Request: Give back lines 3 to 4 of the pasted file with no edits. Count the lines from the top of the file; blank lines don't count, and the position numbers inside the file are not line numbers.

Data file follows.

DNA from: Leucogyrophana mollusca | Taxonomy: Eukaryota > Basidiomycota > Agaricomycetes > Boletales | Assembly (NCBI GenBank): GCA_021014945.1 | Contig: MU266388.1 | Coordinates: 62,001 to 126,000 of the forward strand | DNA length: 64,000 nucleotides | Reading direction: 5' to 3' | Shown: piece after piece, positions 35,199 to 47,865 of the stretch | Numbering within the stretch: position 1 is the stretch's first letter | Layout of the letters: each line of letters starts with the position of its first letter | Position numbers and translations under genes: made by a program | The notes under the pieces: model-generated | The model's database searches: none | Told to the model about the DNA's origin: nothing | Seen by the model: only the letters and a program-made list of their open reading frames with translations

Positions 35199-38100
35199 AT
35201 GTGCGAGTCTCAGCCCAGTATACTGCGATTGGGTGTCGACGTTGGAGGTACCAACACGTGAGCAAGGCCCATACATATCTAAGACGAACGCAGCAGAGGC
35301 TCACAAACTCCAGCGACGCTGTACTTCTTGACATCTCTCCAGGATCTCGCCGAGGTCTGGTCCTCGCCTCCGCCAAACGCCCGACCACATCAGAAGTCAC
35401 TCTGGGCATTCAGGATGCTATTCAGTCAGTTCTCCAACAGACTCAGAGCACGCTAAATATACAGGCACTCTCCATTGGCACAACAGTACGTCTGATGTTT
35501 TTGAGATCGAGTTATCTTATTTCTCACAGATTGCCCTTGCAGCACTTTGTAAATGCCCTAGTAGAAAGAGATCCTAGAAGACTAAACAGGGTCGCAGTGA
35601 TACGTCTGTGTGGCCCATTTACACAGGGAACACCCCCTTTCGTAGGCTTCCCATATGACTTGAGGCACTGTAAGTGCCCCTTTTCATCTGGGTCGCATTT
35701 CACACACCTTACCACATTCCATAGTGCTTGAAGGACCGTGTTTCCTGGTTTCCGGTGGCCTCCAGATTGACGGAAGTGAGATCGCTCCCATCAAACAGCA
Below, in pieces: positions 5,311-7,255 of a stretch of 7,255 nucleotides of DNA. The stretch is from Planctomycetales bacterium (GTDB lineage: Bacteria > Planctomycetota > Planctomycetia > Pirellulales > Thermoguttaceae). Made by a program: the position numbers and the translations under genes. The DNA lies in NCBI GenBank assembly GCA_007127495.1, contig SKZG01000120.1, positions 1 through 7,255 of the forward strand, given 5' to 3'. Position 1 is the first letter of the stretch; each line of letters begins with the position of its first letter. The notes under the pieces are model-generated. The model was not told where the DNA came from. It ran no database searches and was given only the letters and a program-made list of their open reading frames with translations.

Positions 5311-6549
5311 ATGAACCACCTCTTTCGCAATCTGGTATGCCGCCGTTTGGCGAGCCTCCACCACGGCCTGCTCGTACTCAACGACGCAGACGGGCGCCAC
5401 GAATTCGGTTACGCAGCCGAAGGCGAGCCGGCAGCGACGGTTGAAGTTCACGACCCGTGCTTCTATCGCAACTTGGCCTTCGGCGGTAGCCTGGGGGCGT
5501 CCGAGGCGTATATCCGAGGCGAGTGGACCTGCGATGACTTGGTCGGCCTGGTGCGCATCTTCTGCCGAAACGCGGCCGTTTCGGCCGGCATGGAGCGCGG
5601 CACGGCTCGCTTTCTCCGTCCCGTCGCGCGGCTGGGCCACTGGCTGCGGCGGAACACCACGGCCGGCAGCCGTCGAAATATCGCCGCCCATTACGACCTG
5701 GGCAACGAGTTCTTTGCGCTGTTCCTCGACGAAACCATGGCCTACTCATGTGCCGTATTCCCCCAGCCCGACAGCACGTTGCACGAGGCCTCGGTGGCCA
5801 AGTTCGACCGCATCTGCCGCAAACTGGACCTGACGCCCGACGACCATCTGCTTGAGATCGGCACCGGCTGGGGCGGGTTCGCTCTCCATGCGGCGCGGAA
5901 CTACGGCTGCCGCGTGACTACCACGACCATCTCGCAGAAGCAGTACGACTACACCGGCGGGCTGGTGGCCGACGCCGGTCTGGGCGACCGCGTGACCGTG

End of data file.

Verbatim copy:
35199 AT
35201 GTGCGAGTCTCAGCCCAGTATACTGCGATTGGGTGTCGACGTTGGAGGTACCAACACGTGAGCAAGGCCCATACATATCTAAGACGAACGCAGCAGAGGC